This is a past event.
The first testimonies to the myth of Actaeon – the man who, in seeking to go beyond his own limits, ended up offending the goddess Artemis and was punished by being changed into a stag - appeared on AttIc vases in the fifth century BC, depicting a male figure being attacked by dogs and threatened by the goddess. The myth became consolidated with the Romans and represents the moment when Actaeon spied the goddess Diana (the Roman name for Artemis) and her nymphs bathing in the river and, on being spotted by her, was transformed into an animal. This theme of voyeurism in relation to the goddess’s naked body has run through the history of art in Europe for more than two thousand years, continuing into the contemporary age, where the myth of Actaeon has been converted into the paradigm for the visual desire of the artist and his or her spectator.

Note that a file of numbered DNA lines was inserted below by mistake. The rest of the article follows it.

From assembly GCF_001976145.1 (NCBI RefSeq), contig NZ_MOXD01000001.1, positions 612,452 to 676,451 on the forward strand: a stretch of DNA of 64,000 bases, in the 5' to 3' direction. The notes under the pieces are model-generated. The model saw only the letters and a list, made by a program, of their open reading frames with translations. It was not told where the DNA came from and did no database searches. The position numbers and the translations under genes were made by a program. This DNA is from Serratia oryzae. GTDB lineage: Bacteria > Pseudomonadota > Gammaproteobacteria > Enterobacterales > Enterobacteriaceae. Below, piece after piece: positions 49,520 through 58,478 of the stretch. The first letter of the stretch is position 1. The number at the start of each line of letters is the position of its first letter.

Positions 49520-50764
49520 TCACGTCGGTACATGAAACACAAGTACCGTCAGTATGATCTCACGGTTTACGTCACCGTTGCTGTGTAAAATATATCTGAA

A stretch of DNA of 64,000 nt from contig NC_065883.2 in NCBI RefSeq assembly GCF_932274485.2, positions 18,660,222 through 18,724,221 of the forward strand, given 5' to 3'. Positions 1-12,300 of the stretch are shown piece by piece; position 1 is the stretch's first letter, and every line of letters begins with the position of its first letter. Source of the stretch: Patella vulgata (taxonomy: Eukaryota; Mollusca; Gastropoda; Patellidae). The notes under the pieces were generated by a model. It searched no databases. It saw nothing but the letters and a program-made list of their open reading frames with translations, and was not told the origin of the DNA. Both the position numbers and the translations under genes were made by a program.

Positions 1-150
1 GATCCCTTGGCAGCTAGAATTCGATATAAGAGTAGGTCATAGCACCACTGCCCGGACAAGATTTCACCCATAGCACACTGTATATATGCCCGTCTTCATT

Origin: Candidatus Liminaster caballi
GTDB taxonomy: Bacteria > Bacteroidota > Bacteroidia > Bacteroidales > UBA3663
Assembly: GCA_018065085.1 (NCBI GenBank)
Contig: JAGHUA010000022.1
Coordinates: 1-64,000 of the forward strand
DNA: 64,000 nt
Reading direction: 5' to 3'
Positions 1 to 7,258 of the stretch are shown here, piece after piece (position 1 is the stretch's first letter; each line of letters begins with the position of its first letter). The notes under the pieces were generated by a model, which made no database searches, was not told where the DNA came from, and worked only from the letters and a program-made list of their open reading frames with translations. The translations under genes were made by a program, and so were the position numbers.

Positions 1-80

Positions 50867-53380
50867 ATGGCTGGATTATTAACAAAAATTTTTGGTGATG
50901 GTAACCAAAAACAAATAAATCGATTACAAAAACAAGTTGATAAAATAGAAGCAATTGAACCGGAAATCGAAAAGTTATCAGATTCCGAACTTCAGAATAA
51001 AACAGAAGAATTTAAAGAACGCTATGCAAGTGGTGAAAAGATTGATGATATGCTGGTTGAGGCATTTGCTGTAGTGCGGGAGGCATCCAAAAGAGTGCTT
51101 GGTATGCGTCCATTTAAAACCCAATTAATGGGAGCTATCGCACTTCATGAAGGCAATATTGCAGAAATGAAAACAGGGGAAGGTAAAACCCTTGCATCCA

Françoise Frontisi-Ducroux is a lecturer at the Collège de France and a member of CNRS. Her publications include Du Masque au visage. Aspects de l'identité en Grèce ancienne, Ouvrages de dames, the winner of the French Academy’s François Millepierres Prize, and O Homem-Veado e a Mulher-Aranha (Ymago, 2018).
05 NOV 2018
Duration 90 minutes
* Free entry (subject to availability), tickets available on the day from 6:00pm at the ticket-office
In french with simultaneous translation
Live streaming: https://videocast.fccn.pt/live/fccn/culturgest
João Figueira, Vítor Silva, Marta Mestre, Katherine Sirois, Marlene Freitas
Project Ymago / Imagens Migrantes with the support of Direção-Geral das Artes